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Partner reading is an instructional routine that incorporates peer modeling into reading text. In the routine, one partner reads a text that is slightly challenging while the other partner corrects errors and checks for understanding. It is most effective to pair students so that one partner is a slightly more skilled reader than the other. Partners take turns being the reader and listener. The more skilled reader reads first, modeling fluent reading for the listener. While following along, the listener is exposed to any difficult words and essentially rehearses the text before reading it aloud. The partners switch roles, and the new reader reads aloud the same text while the new listener provides feedback and checks for understanding. This flexible routine can be used with any content area text in any grade level.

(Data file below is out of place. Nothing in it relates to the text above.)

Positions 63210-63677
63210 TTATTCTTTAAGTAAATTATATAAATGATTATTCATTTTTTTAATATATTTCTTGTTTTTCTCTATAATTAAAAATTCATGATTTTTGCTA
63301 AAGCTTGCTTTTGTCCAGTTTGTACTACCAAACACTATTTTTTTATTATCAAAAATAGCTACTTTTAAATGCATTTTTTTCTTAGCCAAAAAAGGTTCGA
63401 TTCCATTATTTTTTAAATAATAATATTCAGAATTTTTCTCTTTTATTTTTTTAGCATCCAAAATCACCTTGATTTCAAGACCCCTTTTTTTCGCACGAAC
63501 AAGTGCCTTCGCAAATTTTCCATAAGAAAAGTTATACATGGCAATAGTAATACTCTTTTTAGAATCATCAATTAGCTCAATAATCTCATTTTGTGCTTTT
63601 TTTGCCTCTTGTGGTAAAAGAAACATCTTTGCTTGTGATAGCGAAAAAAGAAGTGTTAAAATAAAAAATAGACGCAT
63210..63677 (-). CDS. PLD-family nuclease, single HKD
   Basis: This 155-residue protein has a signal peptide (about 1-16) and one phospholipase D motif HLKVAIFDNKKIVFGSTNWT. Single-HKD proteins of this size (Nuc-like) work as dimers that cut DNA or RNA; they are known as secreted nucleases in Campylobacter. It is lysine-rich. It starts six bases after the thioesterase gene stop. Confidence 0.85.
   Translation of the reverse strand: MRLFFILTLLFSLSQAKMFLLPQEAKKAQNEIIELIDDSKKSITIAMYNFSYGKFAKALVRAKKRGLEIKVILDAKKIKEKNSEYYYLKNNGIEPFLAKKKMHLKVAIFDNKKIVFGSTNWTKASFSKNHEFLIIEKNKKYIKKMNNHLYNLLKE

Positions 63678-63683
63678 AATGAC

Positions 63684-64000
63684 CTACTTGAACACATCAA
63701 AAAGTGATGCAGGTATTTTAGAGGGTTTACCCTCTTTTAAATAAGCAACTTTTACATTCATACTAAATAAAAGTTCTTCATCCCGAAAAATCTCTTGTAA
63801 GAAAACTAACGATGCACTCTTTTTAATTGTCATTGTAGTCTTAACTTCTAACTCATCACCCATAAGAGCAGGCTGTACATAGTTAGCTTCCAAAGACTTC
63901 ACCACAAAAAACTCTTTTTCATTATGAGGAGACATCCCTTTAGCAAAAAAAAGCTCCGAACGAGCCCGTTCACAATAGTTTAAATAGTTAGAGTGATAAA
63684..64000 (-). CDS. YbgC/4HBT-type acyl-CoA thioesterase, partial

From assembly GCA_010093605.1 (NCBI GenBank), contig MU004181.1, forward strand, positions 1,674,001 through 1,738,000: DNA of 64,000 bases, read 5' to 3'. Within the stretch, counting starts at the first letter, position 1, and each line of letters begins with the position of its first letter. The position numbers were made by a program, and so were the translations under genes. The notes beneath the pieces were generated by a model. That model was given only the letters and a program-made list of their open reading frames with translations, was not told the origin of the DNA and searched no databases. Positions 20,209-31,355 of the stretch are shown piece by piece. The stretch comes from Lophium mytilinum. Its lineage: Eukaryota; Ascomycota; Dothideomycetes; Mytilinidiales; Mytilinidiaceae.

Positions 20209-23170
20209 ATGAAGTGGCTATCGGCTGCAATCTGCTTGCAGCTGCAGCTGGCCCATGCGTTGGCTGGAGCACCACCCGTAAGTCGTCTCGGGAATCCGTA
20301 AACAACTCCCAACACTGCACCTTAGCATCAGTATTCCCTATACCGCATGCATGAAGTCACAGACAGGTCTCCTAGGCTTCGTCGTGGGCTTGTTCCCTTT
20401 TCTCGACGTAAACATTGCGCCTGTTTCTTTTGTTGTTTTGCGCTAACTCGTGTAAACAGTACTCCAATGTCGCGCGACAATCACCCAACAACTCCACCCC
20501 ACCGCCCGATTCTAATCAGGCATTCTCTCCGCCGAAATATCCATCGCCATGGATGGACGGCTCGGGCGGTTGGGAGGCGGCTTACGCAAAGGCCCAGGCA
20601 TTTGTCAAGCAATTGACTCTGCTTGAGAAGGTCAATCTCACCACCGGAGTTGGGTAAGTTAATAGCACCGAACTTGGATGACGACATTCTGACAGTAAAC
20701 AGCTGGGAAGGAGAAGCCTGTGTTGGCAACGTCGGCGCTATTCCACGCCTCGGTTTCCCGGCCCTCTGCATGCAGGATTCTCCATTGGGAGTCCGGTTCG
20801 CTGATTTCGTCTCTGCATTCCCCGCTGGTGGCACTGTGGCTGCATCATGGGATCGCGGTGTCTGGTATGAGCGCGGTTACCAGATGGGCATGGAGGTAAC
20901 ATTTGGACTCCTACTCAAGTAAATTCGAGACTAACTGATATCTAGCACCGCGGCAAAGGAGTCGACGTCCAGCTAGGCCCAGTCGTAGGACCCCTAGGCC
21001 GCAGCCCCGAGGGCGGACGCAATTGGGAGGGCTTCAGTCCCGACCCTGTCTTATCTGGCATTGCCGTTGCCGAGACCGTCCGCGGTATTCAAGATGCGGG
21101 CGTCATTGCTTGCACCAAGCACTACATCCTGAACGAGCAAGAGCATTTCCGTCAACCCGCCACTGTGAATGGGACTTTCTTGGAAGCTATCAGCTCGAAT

Swanson, E., Wexler, J., Shelton, A., Kurz, L. A., & Vaughn, S. (2018). Partner reading: An evidence-based practice. Teacher’s guide. Austin, TX: The Meadows Center for Preventing Educational Risk.

Related Institute

Published Date


Funding Source

U.S. Department of Education, Office of Special Education Programs


Content Area Instruction
Features of Effective Instruction
Literacy Instruction
Preservice Teacher Preparation
Reading Instruction
Special Education/Learning Disabilities

Type of Resource



General Education Classroom Teacher
Higher Education Instructor
Instructional Coaches
Preservice Teacher
School Administrator
Special Education Teacher
Technical Assistance Provider

Grade Level

Middle School